COMMON HORSE BREEDS
|AUSTRALIAN STOCK HORSE
Photo supplied by the Australian Stock Horse Society Ltd - NSW ©
Horses are not native to Australia. The Ancestors of the Australian Stock Horse were
imported in small numbers at the end of the 18th century from South Africa and are
believed to be of Arabian and Barb blood. Eventually more horses where imported from
England, mainly Thoroughbred and Arabians who were tough enough for the rough conditions
in Australia. Due to the settlers keen interest in horse racing Thoroughbreds became very
popular at the beginning of the 19th century. The horses that developed had a good
temperament, were tough and reliable and able to work under saddle and in harness. They
were used to clear timber, plough the land and herd sheep and cattle. These horses were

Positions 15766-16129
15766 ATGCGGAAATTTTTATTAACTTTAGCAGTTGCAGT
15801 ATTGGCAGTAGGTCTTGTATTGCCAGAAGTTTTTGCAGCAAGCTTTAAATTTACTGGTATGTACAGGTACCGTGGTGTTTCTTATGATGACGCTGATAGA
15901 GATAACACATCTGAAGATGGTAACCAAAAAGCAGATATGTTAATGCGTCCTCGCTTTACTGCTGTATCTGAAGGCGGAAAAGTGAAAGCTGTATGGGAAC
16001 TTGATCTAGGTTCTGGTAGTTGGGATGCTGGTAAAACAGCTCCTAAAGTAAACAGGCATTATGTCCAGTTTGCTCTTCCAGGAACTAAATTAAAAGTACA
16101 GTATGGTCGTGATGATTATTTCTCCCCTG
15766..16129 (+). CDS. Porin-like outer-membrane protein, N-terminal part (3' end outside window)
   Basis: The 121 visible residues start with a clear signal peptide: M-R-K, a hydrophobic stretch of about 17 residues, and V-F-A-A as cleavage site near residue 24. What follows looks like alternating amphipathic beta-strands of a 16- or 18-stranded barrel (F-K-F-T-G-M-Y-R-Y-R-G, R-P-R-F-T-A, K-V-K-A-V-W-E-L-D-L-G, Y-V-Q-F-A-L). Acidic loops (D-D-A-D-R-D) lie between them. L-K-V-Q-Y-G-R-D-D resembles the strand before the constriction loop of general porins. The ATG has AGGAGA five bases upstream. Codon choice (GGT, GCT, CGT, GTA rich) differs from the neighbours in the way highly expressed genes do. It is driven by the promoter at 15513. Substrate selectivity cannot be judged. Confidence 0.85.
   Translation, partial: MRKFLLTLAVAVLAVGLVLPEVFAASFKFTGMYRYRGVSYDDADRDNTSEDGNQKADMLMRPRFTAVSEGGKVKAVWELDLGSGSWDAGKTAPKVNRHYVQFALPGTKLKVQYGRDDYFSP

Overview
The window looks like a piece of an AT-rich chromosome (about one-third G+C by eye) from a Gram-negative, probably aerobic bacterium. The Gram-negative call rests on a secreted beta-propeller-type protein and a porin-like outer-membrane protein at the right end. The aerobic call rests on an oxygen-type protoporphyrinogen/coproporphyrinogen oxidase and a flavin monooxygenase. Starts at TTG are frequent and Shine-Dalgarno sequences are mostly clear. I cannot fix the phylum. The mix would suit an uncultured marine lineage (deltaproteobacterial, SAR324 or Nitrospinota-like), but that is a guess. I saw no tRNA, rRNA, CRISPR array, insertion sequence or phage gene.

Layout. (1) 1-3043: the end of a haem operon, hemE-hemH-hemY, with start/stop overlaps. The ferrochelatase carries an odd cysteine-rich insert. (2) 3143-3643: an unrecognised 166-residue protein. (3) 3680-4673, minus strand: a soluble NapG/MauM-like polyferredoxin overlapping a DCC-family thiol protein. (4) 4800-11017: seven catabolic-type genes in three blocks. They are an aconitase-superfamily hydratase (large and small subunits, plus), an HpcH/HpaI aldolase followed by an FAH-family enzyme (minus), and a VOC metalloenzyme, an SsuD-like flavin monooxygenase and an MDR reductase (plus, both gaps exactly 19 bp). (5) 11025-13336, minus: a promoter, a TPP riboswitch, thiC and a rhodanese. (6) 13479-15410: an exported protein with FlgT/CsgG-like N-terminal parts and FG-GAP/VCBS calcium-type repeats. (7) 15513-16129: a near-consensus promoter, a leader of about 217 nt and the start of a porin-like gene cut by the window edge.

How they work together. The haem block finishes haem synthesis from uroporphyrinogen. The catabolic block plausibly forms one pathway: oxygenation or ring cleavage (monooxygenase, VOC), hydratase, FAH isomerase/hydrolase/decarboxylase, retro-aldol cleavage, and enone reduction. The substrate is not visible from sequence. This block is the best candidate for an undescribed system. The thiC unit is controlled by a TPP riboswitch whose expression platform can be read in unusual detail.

known as Waler named after New South Wales. Walers were sought after by the cavalry due to
their courage, soundness and stamina.
In 1971 the term Stock Horse was introduced. The modern day Stock Horse is a descendant of
the Waler. It is believed that it was also influenced by Quarter Horses, Clydesdales,
Suffolk Punch and various pony breeds which were all imported into Australia.
There is no set type within the breed. The best horses are similar to the Thoroughbred.
The Arabian influence can also still be seen.
Head: intelligent head, broad
forehead, kind eyes, wide nostrils
Neck: good length for rein
Shoulders: sloping, well defined withers
Body: deep chest; medium length, strong back; well sprung ribs;
Legs: sound limbs; clean joints; clean, flat bone
Feet: sound, hard, straight
Color: any solid color
Height: 15 to 16.3hh
Temperament: good natured,
Qualities: tough, enduring, reliable, courageous,
The Australian Stock Horse is an outstanding horse for cattle herding and still in great
demand. It is a good general riding horse and suitable for competitions, rodeos, campdrafting,
show jumping, dressage, polo and polocrosse